Enjoy the Training

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When you first signed up to be an ultrarunner, you know, at your local ultrarunning recruitment center at the mall, I hope you paid attention to the fine print on the contract. It said in no uncertain terms, “You are now obligated to do a whole sh** load of training.”

In fact, if you follow one common pattern for ultrarunners who like to race only when they are prepared to give a top performance, you might be training for three or four or even six months before you run your target race. That’s somewhere north of one hundred days spent training for a single day of racing.

Even if you run a lot of races and don’t worry about always giving your best performance, you’ll still spend the lion’s share of your time training for a race rather than actually being in a race. Race day is like the icing on the cake; training is the rest of the cake and the whole meal that came before it as far as where you put most of your running time and energy.

Since you spend so much time training, you don’t want it to seem like a burden, a chore or something you’re constantly trying to find excuses to not do. You want training to be rewarding and stimulating, something to enjoy and even cherish.

Think of Rocky Balboa in Sylvester Stallone’s classic movie, Rocky. The training sequence where Rocky is shown growing and transforming himself into a new person is the heart of the film. He glories in the training and then celebrates it in that climactic run up the steps of the Philadelphia Museum of Art. Try to follow Rocky’s example in his attitude toward training.

Keep your training fresh and stimulating by mixing it up. Get out on some new routes. Run your standard route backwards or alter it to take in new trails or roads. Cycle through several training techniques. Make one run a tempo run, the next hill work, the next intervals, and the next fartlek. Throw in some cross training as well.

Find new areas for your long runs so you’re seeing new things, exploring and discovering new places. Add interest to the whole long run process by trying out new types of food and drink. Try out new equipment, new clothes, new shoes, new skin lubricants, sunscreen, insect spray, socks, head gear, hydration packs and hiking poles. Better yet jump into a race and really get a feel for your fitness level and acid test all those new products by seeing how they hold up in a race. Don’t worry so much about your finish time. Treat the race like a big training effort and enjoy the other runners and all the hoopla that surrounds an organized event.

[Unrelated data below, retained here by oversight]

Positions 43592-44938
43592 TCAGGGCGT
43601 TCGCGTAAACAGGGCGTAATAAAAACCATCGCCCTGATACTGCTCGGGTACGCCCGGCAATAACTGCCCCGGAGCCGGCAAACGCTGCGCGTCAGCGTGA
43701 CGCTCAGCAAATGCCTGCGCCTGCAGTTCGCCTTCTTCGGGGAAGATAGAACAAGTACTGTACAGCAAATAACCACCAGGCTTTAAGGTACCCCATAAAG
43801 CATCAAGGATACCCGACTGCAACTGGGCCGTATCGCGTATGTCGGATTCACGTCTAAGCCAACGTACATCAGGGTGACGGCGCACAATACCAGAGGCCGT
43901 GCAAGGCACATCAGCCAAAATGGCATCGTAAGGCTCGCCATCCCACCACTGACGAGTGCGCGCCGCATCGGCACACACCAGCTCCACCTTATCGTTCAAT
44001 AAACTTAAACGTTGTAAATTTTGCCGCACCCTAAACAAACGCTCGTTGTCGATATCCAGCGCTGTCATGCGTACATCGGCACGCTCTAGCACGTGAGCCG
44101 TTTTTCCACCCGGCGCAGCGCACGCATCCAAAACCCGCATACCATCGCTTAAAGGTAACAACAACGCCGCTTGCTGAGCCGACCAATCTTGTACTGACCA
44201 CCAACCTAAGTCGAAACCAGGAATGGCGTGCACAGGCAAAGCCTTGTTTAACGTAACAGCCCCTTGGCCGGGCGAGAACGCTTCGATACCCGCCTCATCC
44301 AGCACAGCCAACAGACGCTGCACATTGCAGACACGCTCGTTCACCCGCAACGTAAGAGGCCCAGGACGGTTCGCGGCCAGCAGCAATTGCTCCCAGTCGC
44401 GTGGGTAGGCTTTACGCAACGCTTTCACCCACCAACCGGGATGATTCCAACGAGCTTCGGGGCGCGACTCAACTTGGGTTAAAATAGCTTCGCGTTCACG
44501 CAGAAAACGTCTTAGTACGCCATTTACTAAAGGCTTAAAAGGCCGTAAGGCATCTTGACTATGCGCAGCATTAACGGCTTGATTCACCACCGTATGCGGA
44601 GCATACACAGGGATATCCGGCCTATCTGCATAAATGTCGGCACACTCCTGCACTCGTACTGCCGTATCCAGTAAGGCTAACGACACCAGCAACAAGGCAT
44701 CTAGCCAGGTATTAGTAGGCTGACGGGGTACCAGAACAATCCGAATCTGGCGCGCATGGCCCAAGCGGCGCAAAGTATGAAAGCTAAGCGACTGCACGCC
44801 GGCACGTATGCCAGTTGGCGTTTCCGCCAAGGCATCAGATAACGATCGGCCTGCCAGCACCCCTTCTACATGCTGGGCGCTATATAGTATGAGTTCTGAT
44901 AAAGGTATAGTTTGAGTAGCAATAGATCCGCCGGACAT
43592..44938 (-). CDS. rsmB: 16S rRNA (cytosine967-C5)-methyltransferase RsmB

Train with other runners. During all those training hours, you can really connect with your running buddies and become fast friends. Put your focus on them and the running will tend to take care of itself.

Be aware that when you’re training and running, your life, at least part of it, is in the process of happening. And this is a part of your life where you’re doing something really positive. You’re cultivating your resilience, you’re getting healthy, you’re learning discipline and you’re becoming a better person in many respects. Pay attention to your mental game, not just the physical aspects of running. There’s a world of interesting things going on in your head when you run.

And don’t let a workout go by without pausing to think how lucky you are to be out there and what a gift it is to be able to run and to experience the wonderful fresh air/cold/rain/heat/ mist/wind/sun/sleet/snow/breeze, while other poor souls have opted to sit on their couches and binge watch Game of Thrones. Moreover, think how phenomenal it is that you have running an ultra as your goal, to have the health and to be living a life that allows you to go after such a momentous prize.

Take stock while you’re out there training. Appreciate every moment, even the unpleasant moments that you are training yourself to endure and overcome. This is your time on Earth, if you didn’t notice, and strangely you have chosen to spend it running. Think about that decision and what it means for you.

When you’re racing, your mind tends to focus on the effort and on the finishing. But when you’re training, your mind is much more free to wander and to become aware of something that Joseph Campbell thinks we are all seeking in life, the rapture of being alive.

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About Author

Gary Dudney writes the “Running Wise” column. A native of Kansas, he followed his Polish wife to a job located in Monterey, California in 1982 and signed on as a Technology Project Manager at CTB/McGraw-Hill. Unbeknownst to him at the time, he had landed in the center of prime Northern California ultrarunning territory. Over two hundred ultras later, he still finds every race a fresh and unique experience, evident in the dozens of quirky race reports he’s submitted to UltraRunning over the years. He’s also published a raft of short stories in magazines such as Boys’ Life, Highlights for Children, Boys’ Quest, and several lit magazines. He's also the author of two running book The Tao of Running: Your Journey to Mindful and Passionate Running and The Mindful Runner: Finding Your Inner Focus available on Amazon or at Barnes & Noble online. Visit his website at: thetaoofrunning.com.

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